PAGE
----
The access to public transport and the option to take the TNVS is a godsend. Despite this, though, taking either of these isn’t all that… convenient.
Commuting isn’t as easy as it used to be. Back then, taxis and jeepneys were (rather) abundant, bus stops and stations were orderly, trains weren’t needed unless for traveling far, and most importantly, fares were very affordable. Progress has dictated that means of transportation be updated and added, which is good. The population has also increased and the commuter:PUV ratio was pretty even for a time.
Commerce has boomed, and more and more of the workforce became reliant on public transport to get to and from work. However, the situation looks dire. Whether it’s availability, accessibility, or a matter of cost, the commuting populace – and even drivers – have been “forced” to take matters into their own hands. Sadly, some of them are not safe, and illegal at that.
Beware of the fake TNVS, colorum “taxis”
Very recently, the LTO has caught wind of instances of vehicles and their drivers posing as legitimate TNVS, which, as we all know, is both unsafe and illegal. We won’t get into how the owner and driver were summoned, but here we see a blatant disregard for the law. As we would always ask, “but why?”.
A proper license to operate and the requisite background checks and information gathered for legitimate vehicles and drivers of a TNVS are what make them legal and safe for all parties, and this concerning practice undermines all of that. Whatever would push individuals to do this is just beyond reason.
Now turning our eyes towards the “colorum”, that is any vehicle posing as legitimate public transport, mostly as a unit of a UV Express that gets maximum rider capacity and maximum potential for turning a quick buck, this has been a plague hounding the LTFRB and the LTO and the entire Department of Transportation for so long now.
This takes the level of being unsafe up to a whole new level. Taking into consideration the same prerequisites for a TNVS, these vehicles have groups of people in them. Should a unit get into more than a fender-bender, who then will take responsibility and accountability for the health and safety of the passengers?
It’s gotten – or has been – so bad that last year, the LTFRB has released the infographic you see above as a guide for commuters to know that the public transport that they’re hopping into is legit. It would be wise to keep this information in our memory banks, really.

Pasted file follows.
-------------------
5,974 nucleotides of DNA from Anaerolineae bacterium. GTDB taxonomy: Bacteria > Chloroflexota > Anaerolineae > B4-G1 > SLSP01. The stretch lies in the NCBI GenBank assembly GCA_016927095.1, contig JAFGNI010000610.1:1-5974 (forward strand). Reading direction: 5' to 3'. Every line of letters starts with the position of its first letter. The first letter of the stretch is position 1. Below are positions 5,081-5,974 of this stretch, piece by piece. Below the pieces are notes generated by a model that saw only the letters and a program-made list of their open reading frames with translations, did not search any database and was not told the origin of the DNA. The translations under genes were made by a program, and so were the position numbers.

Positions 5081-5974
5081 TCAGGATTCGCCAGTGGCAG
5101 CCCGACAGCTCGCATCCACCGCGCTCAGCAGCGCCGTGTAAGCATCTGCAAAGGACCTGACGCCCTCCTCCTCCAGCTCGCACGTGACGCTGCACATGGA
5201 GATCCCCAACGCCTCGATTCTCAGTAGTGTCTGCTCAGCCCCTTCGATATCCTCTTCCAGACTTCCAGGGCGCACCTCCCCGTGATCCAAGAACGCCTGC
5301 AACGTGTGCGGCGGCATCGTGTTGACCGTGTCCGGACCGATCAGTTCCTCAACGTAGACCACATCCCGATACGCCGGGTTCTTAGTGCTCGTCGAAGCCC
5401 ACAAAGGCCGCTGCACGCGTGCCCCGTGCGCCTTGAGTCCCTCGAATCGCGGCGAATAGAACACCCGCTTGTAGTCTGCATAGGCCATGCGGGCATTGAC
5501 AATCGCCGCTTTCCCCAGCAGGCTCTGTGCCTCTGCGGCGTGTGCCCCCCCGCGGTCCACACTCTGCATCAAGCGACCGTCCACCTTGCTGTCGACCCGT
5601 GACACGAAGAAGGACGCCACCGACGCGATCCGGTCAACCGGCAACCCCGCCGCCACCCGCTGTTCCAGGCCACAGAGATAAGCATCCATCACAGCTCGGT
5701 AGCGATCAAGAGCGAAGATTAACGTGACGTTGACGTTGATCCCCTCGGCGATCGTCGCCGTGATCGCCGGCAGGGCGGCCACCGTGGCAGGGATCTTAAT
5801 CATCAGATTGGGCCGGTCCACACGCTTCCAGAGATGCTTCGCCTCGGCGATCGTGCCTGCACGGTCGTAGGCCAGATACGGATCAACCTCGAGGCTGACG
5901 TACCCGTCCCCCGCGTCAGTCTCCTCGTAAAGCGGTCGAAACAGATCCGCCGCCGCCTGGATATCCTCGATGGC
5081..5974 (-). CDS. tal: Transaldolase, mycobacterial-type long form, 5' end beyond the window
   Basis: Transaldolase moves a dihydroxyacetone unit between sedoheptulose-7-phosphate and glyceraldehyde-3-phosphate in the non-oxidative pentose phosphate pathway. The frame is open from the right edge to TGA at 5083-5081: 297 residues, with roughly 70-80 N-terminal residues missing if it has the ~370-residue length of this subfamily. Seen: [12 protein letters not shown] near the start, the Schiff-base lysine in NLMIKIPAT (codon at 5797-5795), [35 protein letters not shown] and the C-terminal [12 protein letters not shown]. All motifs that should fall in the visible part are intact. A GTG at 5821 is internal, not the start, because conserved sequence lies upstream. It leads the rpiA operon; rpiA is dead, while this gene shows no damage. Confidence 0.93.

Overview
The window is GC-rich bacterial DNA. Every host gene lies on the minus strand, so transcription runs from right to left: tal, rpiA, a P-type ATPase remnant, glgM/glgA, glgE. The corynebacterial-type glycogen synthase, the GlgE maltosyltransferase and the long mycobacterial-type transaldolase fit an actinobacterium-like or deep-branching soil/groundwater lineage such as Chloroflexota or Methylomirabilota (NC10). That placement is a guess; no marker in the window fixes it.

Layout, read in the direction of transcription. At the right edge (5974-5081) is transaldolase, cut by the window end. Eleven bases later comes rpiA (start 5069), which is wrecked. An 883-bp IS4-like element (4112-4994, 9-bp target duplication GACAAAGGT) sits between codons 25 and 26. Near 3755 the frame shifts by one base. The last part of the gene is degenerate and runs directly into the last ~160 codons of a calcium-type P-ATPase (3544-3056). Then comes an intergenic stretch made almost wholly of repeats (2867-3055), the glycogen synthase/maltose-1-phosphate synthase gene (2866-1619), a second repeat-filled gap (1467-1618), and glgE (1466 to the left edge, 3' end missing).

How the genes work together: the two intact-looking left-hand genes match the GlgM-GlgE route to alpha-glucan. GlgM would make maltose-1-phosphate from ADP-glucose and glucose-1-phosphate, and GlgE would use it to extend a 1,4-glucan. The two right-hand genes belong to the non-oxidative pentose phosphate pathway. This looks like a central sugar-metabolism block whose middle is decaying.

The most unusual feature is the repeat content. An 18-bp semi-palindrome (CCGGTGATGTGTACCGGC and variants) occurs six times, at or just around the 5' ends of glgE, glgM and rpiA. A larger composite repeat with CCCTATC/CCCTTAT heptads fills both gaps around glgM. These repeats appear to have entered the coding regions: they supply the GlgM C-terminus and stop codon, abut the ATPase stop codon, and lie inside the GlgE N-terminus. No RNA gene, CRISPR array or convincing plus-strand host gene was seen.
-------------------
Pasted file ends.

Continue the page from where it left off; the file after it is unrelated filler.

So now we go back to the question: “but why?”. Let’s break it down.
On the side of vehicle owners and drivers, engaging in the practice may be contributed to one simple thing: money. Pickings are rather slim in the Philippines, and that is a fact. Does this negate the fact that they do it? No. Does it justify the fact that they do it? Absolutely not. No amount of money must ever equate to legal means and the safety of the passengers that we carry on our shoulders. That is priceless, make no question about that.
On the side of commuters, this may be simpler. The fact remains that as slim pickings money is in the country, so are the options for being able to get to and from their points of destination with ease and (relative) comfort. The sad reality is that commuters are pushed to take these illegal modes of transportation and cough up a hefty buck or two because there just aren’t enough means of public transport to provide the aforementioned ease and comfort. Most would say that it is a disservice to the commuting Filipino people, and that may be right.
We say with great emphasis that we do not mean to make little of the efforts that the government and the DOTr to make commuting better in and around the country. There’s the crackdown on the fake TNVS and colorum vehicles, there’s the subway project, the free bus rides along EDSA, discounted and free MRT rides, and a lot more that are no doubt in the pipe if they haven’t already been started. Kudos and major props for all of these, of course!
But until such time that all these come to fruition and become reality, the plight of the commuters and the fight between lawfulness and the fake TNVS and colorum will remain. Solutions? Again, slim pickings especially for those who have no other choice but to take “public transport”. Not to be a band-aid, but we sincerely hope that the government takes more steps forward to address this, and quickly.
Wait and see is all we can do, but we hope they come sooner than later. God knows our fellow Filipina and Filipino commuters need it.